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Syrian Desert

SYRIAN DESERT

A huge stretch of mostly barren land covering parts of four countries: Syria, Iraq, Jordan, and Saudi Arabia.

Known in Arabic as Badiyat al-Sham after the nomadic bedouin (Badu, hence Badiya) who roam its parts in search of pasture, it is also known as the Greater Badiyat al-Sham (Badiyat al-Sham al-Kubra) because it extends between the desert of al-Nufud on the Arabian peninsula and the Euphrates river. Badiyat al-Sham covers about two-thirdsabout 52,000 square miles (130,000 sq. km)of the overall area of Syria. It is divided into two parts: the first, in the northeast, is called Badiyat al-Jazira, and the second, in the southeast, is called alShamiyya or Badiyat al-Sham, that is, the Syrian desert. This desert begins at the Syro-Jordanian border, skirts the frontier of settlement toward the north at a line east of Jabal Druze, al-Ghuta oasis of Damascus and its marj (meadow), then up along the Qalamun mountains, then east of al-Jabbul, the finally ends at Meskene on the Euphrates.

The Syrian desert, in turn, is divided into two parts, which differ in their surface structure. The first, a plateau in the southwest, is more elevated than the other part and also much drier. The part to the northeast starts at lower elevation in the south2,208 feet (673 m)and ends at 623 feet (190 m) in the north. This part is dry and has dry river channels (wadis) exposed to flooding. These wadis range in length from 93 to 186 miles (150300 km) and in width from 0.3 to 0.6 miles (0.5 to 1 km). Annual precipitation in the Syrian desert does not exceed 5.85 inches (150 mm).

The few plants and animals of the Syrian desert are of the type that can withstand a subtropical climate. The nomads raise sheep and camels, and they move according to the seasons, from one region to the other across political frontiers seeking pasture. Phosphates, oil, and butane gas have been discovered in this desert, and modern network of roads and railways makes the exploitation of the desert much easier than before.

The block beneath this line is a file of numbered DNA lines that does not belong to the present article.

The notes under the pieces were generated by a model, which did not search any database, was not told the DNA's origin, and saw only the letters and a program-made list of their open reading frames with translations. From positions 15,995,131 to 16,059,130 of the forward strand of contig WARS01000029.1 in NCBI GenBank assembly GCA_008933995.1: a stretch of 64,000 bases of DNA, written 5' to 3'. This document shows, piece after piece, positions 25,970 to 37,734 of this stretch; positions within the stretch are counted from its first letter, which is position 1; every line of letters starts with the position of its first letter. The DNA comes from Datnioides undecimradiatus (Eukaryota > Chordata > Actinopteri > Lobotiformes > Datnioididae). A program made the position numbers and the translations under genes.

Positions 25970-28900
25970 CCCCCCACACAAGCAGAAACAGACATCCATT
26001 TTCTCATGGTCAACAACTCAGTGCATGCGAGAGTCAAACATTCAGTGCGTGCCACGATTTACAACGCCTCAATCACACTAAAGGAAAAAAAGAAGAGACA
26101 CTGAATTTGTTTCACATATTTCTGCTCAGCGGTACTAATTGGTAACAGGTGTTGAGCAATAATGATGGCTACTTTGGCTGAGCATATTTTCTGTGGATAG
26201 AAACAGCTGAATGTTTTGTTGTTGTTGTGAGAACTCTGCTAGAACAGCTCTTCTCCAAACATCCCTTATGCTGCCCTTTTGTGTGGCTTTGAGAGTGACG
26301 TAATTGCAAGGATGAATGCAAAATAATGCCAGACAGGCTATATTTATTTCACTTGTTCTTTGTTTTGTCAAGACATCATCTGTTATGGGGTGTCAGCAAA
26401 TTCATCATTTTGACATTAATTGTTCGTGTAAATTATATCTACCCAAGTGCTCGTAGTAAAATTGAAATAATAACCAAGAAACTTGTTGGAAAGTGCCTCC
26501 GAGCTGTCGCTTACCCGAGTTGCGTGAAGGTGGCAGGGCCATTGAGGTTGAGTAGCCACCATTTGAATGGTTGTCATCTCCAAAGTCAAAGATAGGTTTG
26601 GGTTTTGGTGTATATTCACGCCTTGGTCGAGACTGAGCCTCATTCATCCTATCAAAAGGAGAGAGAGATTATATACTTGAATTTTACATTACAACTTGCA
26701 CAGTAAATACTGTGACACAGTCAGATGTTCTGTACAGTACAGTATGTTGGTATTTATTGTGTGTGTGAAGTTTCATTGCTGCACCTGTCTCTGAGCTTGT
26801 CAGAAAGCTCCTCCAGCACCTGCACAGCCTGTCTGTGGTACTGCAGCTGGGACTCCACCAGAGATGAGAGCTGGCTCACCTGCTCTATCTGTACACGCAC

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"Syrian Desert." Encyclopedia of the Modern Middle East and North Africa. . Encyclopedia.com. 13 Dec. 2017 <http://www.encyclopedia.com>.

"Syrian Desert." Encyclopedia of the Modern Middle East and North Africa. . Encyclopedia.com. (December 13, 2017). http://www.encyclopedia.com/humanities/encyclopedias-almanacs-transcripts-and-maps/syrian-desert

"Syrian Desert." Encyclopedia of the Modern Middle East and North Africa. . Retrieved December 13, 2017 from Encyclopedia.com: http://www.encyclopedia.com/humanities/encyclopedias-almanacs-transcripts-and-maps/syrian-desert

Syrian Desert

Syrian Desert, Arabic Badiyat Ash Sham, arid wasteland, SW Asia, between the cultivated lands along the E Mediterranean coast and the fertile Euphrates River valley. It extends N from the Nafud Desert in Saudi Arabia and comprises W Iraq, E Jordan, and SE Syria. The famous Arabian horses are raised along the edges of the desert, which in the north is crossed by oil pipelines and by a motor route from Damascus to Baghdad. Several nomadic tribes inhabit the desert. Palmyra and other oases served as staging posts on ancient Mediterranean-Mesopotamian trade routes.

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"Syrian Desert." The Columbia Encyclopedia, 6th ed.. . Encyclopedia.com. 13 Dec. 2017 <http://www.encyclopedia.com>.

"Syrian Desert." The Columbia Encyclopedia, 6th ed.. . Encyclopedia.com. (December 13, 2017). http://www.encyclopedia.com/reference/encyclopedias-almanacs-transcripts-and-maps/syrian-desert

"Syrian Desert." The Columbia Encyclopedia, 6th ed.. . Retrieved December 13, 2017 from Encyclopedia.com: http://www.encyclopedia.com/reference/encyclopedias-almanacs-transcripts-and-maps/syrian-desert